After leaving that place, they made their way through Galilee, but Jesus did not want people to know where he was because he was teaching his disciples. And he told them, “The Son of Man will be delivered into the hands of men. They will kill him, but three days after he has been killed, he will rise.” The disciples, however, did not understand these words and they were afraid to ask him what he meant. They came to Capernaum and, once inside the house, Jesus asked them, “What were you discussing on the way?” But they did not answer, because they had been arguing about who was the greatest. Then he sat down, called the Twelve and said to them, “If someone wants to be first, let him be last of all and servant of all.” Then he took a child, placed him in their midst, and putting his arms around him he said to them, “Whoever welcomes a child such as this in my name, welcomes me; and whoever welcomes me, welcomes not me but the One who sent me.”
—Mark 9: 30-37
We always want to be the best, to be the number one in all things. We were oriented to be always on top of everything. We aspire for the best position, the best place for we think that when we have the best, that is our final fulfillment and end of what we aspire for.
We think and believe that being “the best” is all that counts. We are driven to perform and deliver what is expected from us. We push and pull people and things just to attain our aim and goal. Most of us become competitive in almost all aspects of life: family, academic, professional, social, and even in our spiritual life. We want to be the best and in return we get due and proper recognition from people around us and we get the place or rank that we want.
It is not wrong to do our best and excel, and be recognized and appreciated. In fact, it is encouraged to give one’s best and do one’s best in whatever we do. What makes it not correct is when one is driven to work for the best if only for his/ her self-interest and gratification. It’s not right when one finds his/ her way on top at the expense of others.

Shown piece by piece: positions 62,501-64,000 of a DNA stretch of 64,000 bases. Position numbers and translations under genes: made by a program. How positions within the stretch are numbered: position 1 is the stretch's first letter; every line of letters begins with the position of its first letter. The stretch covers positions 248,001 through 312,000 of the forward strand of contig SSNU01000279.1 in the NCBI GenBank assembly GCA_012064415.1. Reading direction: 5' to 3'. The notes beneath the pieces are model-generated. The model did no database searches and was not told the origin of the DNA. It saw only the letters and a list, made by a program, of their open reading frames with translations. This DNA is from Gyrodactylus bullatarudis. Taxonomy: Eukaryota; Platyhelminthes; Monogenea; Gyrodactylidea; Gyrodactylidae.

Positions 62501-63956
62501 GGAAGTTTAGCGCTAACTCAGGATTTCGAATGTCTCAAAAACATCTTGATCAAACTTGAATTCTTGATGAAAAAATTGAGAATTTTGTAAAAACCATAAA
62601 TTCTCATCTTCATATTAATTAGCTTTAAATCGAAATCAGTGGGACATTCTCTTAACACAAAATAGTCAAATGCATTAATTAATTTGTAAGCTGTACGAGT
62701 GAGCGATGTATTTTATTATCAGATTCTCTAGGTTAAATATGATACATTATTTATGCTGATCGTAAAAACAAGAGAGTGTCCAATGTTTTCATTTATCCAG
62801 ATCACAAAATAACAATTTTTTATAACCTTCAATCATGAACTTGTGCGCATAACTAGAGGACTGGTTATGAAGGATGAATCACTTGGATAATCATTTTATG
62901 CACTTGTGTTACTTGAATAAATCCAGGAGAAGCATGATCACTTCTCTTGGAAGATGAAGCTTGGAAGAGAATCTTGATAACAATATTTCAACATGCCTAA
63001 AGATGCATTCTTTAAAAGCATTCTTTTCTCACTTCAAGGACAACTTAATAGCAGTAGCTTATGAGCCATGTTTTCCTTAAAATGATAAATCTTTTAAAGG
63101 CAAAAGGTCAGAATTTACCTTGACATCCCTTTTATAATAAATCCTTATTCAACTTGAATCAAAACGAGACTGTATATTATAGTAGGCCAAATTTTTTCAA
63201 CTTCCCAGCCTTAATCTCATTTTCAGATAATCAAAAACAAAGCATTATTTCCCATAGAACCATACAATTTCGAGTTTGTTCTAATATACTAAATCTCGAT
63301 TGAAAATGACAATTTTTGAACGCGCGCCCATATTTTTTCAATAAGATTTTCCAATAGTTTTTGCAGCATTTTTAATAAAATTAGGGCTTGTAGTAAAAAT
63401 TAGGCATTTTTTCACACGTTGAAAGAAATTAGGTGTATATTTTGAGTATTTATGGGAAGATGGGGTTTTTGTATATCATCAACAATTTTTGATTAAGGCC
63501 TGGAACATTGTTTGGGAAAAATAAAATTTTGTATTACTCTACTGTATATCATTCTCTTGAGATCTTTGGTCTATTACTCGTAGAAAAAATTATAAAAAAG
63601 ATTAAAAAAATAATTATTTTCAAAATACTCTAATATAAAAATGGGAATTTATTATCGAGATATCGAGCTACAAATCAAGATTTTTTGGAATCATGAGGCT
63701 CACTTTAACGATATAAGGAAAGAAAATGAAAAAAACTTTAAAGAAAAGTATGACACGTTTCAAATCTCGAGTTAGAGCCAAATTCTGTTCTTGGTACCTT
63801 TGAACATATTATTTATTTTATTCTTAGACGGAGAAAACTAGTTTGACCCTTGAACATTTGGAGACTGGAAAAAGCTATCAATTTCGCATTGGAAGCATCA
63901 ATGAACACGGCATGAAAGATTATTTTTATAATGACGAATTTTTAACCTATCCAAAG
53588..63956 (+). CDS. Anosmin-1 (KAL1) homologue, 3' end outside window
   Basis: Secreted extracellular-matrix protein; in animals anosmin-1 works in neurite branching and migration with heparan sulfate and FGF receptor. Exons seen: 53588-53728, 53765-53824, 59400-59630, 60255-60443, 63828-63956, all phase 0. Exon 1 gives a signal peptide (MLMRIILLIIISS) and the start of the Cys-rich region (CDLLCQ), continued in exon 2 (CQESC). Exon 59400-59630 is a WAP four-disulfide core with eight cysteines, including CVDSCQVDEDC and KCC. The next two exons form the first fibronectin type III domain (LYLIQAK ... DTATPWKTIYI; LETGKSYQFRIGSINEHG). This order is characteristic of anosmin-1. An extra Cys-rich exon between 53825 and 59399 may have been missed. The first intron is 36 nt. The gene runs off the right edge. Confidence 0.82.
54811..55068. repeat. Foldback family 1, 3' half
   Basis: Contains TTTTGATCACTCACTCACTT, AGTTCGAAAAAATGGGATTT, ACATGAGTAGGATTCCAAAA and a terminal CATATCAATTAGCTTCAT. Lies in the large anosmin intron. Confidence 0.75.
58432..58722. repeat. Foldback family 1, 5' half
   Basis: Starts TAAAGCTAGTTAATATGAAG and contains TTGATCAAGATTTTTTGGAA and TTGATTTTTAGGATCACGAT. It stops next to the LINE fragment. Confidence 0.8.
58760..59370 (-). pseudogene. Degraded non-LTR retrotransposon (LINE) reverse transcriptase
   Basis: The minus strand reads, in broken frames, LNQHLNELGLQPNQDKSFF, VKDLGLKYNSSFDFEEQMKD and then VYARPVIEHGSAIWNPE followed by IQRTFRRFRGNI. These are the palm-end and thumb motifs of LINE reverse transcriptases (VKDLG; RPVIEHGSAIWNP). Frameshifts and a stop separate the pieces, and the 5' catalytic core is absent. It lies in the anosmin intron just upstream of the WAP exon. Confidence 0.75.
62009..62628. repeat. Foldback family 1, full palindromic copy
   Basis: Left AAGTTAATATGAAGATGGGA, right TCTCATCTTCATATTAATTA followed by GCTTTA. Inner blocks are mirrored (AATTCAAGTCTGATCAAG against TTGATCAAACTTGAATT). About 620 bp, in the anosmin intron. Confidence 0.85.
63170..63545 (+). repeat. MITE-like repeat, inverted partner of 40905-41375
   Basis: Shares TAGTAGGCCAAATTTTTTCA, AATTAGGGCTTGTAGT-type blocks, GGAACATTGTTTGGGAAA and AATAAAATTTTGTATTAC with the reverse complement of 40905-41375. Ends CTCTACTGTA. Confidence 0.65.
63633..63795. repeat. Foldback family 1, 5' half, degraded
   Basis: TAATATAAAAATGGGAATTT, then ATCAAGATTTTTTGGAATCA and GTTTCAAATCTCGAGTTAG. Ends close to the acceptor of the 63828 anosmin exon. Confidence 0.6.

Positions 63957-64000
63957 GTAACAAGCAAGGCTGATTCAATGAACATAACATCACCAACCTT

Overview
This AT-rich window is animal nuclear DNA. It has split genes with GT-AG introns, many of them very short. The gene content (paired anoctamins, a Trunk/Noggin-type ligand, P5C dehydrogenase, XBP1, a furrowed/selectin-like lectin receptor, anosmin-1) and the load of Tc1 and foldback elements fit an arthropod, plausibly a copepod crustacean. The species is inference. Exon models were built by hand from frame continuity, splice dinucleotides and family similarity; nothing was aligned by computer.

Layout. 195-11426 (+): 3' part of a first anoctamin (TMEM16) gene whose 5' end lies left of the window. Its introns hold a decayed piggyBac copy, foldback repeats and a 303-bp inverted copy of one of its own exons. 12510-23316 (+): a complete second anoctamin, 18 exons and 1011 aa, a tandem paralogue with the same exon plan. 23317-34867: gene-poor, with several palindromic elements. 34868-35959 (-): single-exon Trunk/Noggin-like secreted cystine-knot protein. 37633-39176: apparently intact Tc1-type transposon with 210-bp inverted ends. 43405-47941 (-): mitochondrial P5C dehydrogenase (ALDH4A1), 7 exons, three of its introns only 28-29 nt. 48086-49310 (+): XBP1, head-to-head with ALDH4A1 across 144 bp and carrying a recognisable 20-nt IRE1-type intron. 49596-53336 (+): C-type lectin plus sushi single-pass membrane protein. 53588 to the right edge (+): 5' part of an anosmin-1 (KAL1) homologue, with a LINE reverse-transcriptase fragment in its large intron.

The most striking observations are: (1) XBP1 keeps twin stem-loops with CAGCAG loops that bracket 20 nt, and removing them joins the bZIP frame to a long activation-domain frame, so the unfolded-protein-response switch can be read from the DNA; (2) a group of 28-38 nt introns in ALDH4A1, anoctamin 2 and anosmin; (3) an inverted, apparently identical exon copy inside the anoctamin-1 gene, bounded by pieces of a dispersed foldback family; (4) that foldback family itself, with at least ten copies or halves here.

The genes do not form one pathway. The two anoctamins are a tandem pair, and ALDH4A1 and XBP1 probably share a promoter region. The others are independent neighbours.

In the guise of being good and nice, working out one’s best would be wrong if it is based on egoistic intention and malicious motivation. It is wrong if the intention is just to get a reward or recognition in return, the intention therefore is not pure and good. That was the point when the disciples were so engrossed on who is the greatest among themselves and be given the best place by Jesus.
In the gospel, the Twelve were so busy about who is the greatest from among their ranks. While Jesus was teaching them about the fate of the Son of God as to suffer, die and rise on the third day, the disciples just don’t get Jesus’ point that if they follow him, then they should understand and be willing to undergo what Jesus will have to undergo. And Jesus identified who is the greatest of all and that is the one who is willing to be the last of all and servant of all.
Jesus’ concept of greatness is of service. To serve others and not one’s self, to be the last so that others may be served. To give flesh and put into concrete real love, is only through our loving service to our brothers and sisters, especially those who are in need. Our love of God is inseparable with our love of neighbor. We serve humanity and the entire creation is not only great but the greatest. To be the first is to be the last of all and servant of all, in this way, one achieves greatness.
Jesus took a child in the midst and told them that whoever welcomes a child in his name welcomes him and the One who sent him. Like children, we become great when we put our complete trust in God and serve God without self-serving motivations and interests but full surrender and trust to the will of God.
Let us always be mindful of our intentions when we pursue, perform and accomplish anything in life—be it a plan or a project. We only become great when the intention is pure and real, to love God and neighbor, to serve God and neighbor.
Let us pause and ask ourselves the following guide questions:
What is my personal aim and the primary goal that I want to attain and achieve in life?
Aiming for the best in life and becoming great, do I please God with all my accomplishments, achievements, and the honors I’ve received?
Have I served my family, community, and God?
In what ways do I serve my brothers and sisters?
Do I trust the Lord at all times just like the child whom Jesus had modeled to the disciples?
Prayer: Almighty God, we want to know you and follow you, love you and serve you. May we become like little children who trust you fully and submit completely to your holy will. Help us always to be humble of hearts and just to our brothers and sisters. May we praise and please
You through our small and big works for we do these in your name. It does not matter if we are least or great, but we serve in love as we have loved. This we ask through Christ our Lord, who lives and reigns with and the Holy Spirit, one God, forever and ever. Amen.